Due to lead times in magazine publishing, I am writing this on May 18th for the July issue. I get in trouble with Jeff Harder, our managing editor, if I don’t turn in my column on time. Jeff gave me a deadline of Monday, May 21st. This works well for me because I prefer to write on weekends. Plus, I learned a few days ago that Jeff was spending the weekend in the Azores with his wife, Siobhan, and would not be back in the office until Tuesday. So, he will never know if I made the Monday deadline as long as I have it on his desk by Tuesday morning.
Josh was born on May 18,1994, at Falmouth Hospital, the first member of our Shortsleeve family to be born on Cape Cod. So, he turns 19 today. He is a little older than many of his classmates graduating from Bourne High School in two weeks.
Judy and I had him repeat a year when we did not feel that he was ready for first grade. Josh has often reminded me that he would be further along in this or that, if we had not kept him back. At that point I always remind Josh that we would not have done so if he had been working to his potential while in kindergarten.
Actually, it has worked out: Josh has done well in school. Just this past school year, Josh participated in a dual-enrollment program at Cape Cod Community College; he earned credit for his senior year of high school and, also, almost all of his first year of college. Sean Burke, Josh’s guidance counselor at Bourne High School, recommended this program for Josh. We are all very lucky to have Sean Burke guiding the students of Bourne High.
For some time now, Josh has been saying that he wants to pursue a career in business. I keep reminding him that business is not all “executive lunches.” But Judy and I encouraged Josh, since he had the opportunity, to take classes at the college including “Accounting 101.” I just wanted Josh to first learn the basic language of business. He plans to major in business at a college located within reasonable walking distance of good surfing, and he has already been accepted to a few.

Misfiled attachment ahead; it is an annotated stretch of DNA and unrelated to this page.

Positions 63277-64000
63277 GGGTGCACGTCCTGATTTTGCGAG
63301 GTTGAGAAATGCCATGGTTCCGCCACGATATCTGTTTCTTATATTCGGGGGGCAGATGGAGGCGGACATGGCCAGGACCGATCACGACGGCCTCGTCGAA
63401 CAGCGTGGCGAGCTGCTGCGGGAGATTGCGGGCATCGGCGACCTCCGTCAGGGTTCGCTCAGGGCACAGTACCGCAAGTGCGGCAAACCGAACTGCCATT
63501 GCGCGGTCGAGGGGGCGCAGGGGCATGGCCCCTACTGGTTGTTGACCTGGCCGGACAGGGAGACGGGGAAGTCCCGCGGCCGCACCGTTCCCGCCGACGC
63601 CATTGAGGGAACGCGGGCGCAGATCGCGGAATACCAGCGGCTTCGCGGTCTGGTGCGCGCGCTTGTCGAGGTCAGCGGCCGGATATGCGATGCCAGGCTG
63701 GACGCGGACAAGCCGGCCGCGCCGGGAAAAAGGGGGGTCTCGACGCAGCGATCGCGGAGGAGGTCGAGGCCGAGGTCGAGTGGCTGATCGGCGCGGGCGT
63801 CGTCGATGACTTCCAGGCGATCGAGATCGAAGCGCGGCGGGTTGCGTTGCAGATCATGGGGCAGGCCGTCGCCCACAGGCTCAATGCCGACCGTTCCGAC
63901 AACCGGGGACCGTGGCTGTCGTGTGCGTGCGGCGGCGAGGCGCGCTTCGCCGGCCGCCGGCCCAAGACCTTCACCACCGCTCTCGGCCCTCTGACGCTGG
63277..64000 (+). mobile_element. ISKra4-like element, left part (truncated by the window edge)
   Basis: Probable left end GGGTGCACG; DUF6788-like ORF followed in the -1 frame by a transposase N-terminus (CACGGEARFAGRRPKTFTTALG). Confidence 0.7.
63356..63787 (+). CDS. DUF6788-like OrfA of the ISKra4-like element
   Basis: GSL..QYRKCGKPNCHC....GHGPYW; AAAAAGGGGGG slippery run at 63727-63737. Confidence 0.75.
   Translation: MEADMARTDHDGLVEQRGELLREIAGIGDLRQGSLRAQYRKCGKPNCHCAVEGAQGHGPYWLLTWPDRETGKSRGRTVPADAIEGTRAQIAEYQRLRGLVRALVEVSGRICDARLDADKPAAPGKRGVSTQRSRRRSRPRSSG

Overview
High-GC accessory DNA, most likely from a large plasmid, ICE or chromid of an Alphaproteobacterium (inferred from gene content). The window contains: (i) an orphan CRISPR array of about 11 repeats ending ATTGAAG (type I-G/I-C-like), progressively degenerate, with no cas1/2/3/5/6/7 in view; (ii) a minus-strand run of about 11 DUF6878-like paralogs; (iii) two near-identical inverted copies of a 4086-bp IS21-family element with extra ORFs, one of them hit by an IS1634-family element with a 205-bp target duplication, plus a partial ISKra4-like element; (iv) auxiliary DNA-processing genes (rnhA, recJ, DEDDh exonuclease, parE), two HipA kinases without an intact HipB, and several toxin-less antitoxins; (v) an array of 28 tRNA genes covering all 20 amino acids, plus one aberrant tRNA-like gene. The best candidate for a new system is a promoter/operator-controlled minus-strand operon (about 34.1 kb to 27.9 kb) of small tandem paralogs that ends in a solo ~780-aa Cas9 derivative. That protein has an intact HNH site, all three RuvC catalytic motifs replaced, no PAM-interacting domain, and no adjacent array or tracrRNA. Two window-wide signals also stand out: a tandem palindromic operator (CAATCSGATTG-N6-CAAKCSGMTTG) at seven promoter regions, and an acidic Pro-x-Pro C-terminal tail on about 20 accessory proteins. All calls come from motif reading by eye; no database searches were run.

I suggested to Josh that in lieu of the cost of education that he consider working in business for one year to get a better idea of what aspect of business he would like to pursue and study. Then he could come out of college prepared to work at something that he knows is important to him. He said, “Fine, Dad, why don’t I go to the Bahamas for one year and work as a surfing instructor?” Judy and I replied that since he feels he would like to pursue “sales and marketing” that perhaps some work with that particular focus might be a more worthwhile experience.
He and I are talking about Cape Cod LIFE and some sales and marketing projects that I have in mind. We will see. I think Josh would do well in sales. Ever since he was very young, he has always related well to adults. Several years ago, when Josh was maybe 13, a friend of mine on Cuttyhunk said of Josh: “How many kids his age can walk up to an adult, look them in the eye, shake their hand, and ask ‘How was your winter?’ and mean it? And then carry on a conversation?”
I always give Judy flowers on both Josh and Max’s birthdays. Josh took the photo above.
Brian Shortsleeve, President and Publisher
P.S. I won’t know until the end of the summer for sure what Josh wants to do. For this summer, on the island of Cuttyhunk, he has his own summer rental and work, all within reasonable walking distance of good surfing.
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